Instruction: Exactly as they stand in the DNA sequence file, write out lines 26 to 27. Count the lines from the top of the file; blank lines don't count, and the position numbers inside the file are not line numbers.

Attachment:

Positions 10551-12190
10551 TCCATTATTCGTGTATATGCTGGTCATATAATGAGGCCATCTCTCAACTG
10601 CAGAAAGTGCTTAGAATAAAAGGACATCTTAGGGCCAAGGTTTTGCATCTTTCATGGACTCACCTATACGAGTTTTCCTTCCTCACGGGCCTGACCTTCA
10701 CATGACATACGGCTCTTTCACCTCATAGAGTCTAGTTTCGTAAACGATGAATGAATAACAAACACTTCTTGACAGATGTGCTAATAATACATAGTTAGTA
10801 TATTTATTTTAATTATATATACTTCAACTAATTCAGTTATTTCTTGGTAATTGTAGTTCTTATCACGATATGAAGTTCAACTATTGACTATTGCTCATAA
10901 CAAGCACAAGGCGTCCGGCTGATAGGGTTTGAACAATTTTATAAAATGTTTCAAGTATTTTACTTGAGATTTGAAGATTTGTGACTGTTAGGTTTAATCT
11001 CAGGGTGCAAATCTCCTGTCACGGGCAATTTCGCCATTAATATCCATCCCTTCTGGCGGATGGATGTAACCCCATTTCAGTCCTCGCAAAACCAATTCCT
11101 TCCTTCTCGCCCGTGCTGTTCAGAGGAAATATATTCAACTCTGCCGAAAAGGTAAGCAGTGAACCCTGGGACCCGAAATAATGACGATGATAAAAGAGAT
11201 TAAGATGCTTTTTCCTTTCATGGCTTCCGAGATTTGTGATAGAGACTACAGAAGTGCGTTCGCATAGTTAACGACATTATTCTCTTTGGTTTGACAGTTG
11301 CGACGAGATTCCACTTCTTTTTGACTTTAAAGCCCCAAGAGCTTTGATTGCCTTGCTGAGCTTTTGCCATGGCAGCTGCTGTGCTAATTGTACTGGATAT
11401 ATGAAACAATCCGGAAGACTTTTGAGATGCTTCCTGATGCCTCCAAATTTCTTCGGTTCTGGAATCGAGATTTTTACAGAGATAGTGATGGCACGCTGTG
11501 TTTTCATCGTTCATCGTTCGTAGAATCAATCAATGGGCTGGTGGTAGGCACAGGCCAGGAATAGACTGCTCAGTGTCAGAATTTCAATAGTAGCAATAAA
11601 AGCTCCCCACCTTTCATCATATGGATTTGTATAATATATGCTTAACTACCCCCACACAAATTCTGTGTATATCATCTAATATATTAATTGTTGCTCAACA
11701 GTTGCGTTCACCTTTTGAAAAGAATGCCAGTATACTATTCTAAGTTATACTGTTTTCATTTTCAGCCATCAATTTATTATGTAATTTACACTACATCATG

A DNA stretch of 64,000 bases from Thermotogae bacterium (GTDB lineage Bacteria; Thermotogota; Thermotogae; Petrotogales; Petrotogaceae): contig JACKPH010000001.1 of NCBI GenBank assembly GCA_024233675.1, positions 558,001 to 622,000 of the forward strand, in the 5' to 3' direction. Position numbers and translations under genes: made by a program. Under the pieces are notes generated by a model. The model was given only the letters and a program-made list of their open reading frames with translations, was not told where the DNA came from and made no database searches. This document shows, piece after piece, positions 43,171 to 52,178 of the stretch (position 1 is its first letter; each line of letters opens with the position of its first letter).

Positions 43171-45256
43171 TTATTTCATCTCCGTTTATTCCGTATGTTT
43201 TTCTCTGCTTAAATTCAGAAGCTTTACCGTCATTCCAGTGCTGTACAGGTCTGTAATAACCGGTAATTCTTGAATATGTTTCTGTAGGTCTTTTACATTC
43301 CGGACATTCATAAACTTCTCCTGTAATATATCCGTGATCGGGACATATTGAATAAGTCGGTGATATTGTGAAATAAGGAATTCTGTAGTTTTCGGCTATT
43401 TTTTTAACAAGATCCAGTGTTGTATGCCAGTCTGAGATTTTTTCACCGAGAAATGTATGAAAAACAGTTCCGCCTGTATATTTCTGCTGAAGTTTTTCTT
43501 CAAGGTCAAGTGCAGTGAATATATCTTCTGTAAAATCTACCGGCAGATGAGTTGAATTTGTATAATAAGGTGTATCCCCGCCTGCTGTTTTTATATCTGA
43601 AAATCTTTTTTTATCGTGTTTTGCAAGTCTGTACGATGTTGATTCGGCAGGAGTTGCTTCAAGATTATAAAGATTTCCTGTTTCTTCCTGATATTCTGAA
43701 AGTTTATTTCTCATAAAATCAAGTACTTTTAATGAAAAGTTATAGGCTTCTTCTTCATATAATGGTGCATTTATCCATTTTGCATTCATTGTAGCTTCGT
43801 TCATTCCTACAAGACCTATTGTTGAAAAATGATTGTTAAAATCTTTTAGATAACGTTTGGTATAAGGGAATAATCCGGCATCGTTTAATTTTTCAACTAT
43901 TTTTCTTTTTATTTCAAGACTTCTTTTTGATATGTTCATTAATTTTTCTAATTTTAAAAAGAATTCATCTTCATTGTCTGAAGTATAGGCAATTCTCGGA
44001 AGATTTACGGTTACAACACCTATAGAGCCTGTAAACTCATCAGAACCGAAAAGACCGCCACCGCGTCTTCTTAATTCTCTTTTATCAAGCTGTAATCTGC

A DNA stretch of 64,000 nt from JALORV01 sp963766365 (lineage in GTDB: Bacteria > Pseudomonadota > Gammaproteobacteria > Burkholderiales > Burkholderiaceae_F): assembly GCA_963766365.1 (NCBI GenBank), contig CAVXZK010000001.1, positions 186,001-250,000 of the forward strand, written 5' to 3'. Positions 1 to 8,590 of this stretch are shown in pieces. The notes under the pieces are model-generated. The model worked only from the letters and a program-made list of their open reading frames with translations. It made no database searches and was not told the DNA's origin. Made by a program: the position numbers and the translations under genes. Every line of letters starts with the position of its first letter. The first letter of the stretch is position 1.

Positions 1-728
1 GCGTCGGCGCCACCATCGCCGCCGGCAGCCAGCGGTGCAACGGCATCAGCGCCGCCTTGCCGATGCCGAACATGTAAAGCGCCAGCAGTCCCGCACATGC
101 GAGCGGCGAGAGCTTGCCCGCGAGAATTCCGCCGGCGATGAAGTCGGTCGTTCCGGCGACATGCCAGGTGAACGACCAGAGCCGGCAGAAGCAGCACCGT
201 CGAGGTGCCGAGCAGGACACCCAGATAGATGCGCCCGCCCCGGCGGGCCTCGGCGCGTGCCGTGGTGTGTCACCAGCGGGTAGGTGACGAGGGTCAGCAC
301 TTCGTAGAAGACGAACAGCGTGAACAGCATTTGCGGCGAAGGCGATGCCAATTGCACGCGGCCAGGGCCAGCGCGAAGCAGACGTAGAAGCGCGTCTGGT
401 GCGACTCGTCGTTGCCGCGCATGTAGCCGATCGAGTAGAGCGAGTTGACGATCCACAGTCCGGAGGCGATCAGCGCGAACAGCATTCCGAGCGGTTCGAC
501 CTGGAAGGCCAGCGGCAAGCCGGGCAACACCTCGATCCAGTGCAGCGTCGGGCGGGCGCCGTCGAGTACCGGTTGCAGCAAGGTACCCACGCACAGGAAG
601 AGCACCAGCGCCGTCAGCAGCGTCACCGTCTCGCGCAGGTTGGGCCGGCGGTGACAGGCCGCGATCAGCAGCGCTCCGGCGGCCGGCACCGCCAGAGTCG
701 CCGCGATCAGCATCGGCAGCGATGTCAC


44001 AGATTTACGGTTACAACACCTATAGAGCCTGTAAACTCATCAGAACCGAAAAGACCGCCACCGCGTCTTCTTAATTCTCTTTTATCAAGCTGTAATCTGC

A DNA stretch of 64,000 nt from JALORV01 sp963766365 (lineage in GTDB: Bacteria > Pseudomonadota > Gammaproteobacteria > Burkholderiales > Burkholderiaceae_F): assembly GCA_963766365.1 (NCBI GenBank), contig CAVXZK010000001.1, positions 186,001-250,000 of the forward strand, written 5' to 3'. Positions 1 to 8,590 of this stretch are shown in pieces. The notes under the pieces are model-generated. The model worked only from the letters and a program-made list of their open reading frames with translations. It made no database searches and was not told the DNA's origin. Made by a program: the position numbers and the translations under genes. Every line of letters starts with the position of its first letter. The first letter of the stretch is position 1.